In honor of Women’s History Month and saluting the history of the Black Press, we place our spotlight on Ida Bell Wells-Barnett, an American investigative journalist, educator, and early leader in the civil rights movement.
She was one of the founders of the National Association for the Advancement of Colored People (NAACP). Over the course of a lifetime dedicated to combating prejudice and violence, and the fight for African-American equality, especially that of women, Wells arguably became the most famous Black woman in America.
Born into slavery in Holly Springs, Mississippi, Wells was freed by the Emancipation Proclamation during the American Civil War. She was the eldest child of James Madison Wells (1840–1878) and Elizabeth “Lizzie” (Warrenton). James Wells’ father was a White man who impregnated an enslaved Black woman named Peggy.
At the age of 16, she lost both her parents and her infant brother in the 1878 yellow fever epidemic. She went to work and kept the rest of the family together with the help of her grandmother. Later, moving with some of her siblings to Memphis, Tennessee, she found better pay as a teacher. Soon, Wells co-owned and wrote for the Memphis Free Speech and Headlight newspaper. Her reporting covered incidents of racial segregation and inequality.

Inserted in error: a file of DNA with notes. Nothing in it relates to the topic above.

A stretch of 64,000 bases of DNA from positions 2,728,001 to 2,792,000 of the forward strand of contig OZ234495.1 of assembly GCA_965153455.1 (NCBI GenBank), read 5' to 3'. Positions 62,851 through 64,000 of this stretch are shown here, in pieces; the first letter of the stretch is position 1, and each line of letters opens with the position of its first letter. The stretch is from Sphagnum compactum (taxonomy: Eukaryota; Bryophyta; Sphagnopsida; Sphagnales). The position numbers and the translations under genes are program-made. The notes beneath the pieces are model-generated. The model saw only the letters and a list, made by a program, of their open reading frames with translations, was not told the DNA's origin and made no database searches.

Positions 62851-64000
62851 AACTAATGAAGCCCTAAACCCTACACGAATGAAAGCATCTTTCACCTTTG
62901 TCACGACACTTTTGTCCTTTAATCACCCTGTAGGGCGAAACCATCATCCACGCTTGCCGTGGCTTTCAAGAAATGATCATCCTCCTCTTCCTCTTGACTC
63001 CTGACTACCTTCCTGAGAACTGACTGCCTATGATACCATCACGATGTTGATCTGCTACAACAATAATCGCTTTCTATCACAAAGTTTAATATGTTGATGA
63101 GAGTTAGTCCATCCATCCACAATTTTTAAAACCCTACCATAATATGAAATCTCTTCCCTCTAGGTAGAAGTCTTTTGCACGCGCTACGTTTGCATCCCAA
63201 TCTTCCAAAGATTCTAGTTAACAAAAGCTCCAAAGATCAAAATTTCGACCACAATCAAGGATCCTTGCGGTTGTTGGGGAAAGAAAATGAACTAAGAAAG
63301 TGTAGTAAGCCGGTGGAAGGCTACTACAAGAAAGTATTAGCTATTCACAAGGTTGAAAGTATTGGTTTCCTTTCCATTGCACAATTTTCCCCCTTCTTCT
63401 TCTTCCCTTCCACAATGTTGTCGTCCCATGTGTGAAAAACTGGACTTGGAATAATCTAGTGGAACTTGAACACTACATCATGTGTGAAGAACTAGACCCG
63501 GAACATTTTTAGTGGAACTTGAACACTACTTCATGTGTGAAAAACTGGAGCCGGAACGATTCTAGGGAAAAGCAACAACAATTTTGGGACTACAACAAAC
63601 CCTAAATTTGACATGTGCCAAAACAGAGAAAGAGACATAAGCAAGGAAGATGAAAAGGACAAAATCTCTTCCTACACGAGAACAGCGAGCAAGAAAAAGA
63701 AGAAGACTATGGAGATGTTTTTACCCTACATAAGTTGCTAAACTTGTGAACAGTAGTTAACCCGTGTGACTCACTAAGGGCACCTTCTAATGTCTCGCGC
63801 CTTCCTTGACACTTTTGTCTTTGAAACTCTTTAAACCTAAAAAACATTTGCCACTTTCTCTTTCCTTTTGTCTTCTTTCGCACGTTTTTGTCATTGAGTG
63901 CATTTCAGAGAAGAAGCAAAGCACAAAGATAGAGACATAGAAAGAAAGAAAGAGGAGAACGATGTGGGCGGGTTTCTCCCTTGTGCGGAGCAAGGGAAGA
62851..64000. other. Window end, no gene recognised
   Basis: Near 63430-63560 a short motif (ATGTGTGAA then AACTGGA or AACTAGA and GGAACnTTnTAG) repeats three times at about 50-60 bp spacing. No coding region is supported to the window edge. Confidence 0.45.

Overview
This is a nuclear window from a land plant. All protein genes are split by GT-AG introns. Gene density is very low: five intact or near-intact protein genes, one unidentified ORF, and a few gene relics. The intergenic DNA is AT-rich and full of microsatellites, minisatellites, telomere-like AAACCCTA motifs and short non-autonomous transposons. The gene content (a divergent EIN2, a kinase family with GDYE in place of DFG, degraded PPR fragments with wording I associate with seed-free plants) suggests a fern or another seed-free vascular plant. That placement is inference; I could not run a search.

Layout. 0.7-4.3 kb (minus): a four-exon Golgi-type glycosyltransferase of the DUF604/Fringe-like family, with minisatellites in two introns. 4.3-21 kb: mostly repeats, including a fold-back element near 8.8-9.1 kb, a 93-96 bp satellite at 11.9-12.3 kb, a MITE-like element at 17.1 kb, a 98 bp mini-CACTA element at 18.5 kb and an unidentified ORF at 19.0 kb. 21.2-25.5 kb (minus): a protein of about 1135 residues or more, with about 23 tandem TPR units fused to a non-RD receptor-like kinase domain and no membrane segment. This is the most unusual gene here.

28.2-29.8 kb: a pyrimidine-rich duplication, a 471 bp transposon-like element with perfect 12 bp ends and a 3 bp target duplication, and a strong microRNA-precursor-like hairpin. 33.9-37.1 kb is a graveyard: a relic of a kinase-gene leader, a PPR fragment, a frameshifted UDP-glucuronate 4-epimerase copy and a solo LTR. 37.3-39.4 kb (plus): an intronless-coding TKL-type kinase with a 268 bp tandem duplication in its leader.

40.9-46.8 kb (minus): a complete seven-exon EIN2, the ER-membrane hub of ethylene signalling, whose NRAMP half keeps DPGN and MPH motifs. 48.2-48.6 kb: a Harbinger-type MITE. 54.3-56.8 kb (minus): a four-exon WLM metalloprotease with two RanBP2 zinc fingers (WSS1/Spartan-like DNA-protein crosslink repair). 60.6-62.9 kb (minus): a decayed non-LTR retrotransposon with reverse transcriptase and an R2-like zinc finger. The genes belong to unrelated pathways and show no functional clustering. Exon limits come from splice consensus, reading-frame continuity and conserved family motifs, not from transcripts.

In the 1890s, Wells documented lynching in the United States in articles and through her pamphlets called Southern Horrors: Lynch Law in all its Phases, and The Red Record, investigating frequent claims of whites that lynchings were reserved for Black criminals only. Wells exposed lynching as a barbaric practice of whites in the South used to intimidate and oppress African Americans who created economic and political competition—and a subsequent threat of loss of power—for whites. A white mob destroyed her newspaper office and presses as her investigative reporting was carried nationally in Black-owned newspapers. Subjected to continued threats, Wells left Memphis for Chicago. She married Ferdinand L. Barnett in 1895 and had a family while continuing her work writing, speaking, and organizing for civil rights and the women’s movement for the rest of her life.
While her work contains extensive documentation of lynchings, she was one of the first to do so. Her work is notable for its real-time reporting on the prevalent incendiary propaganda about Black rape that was used to justify the practice.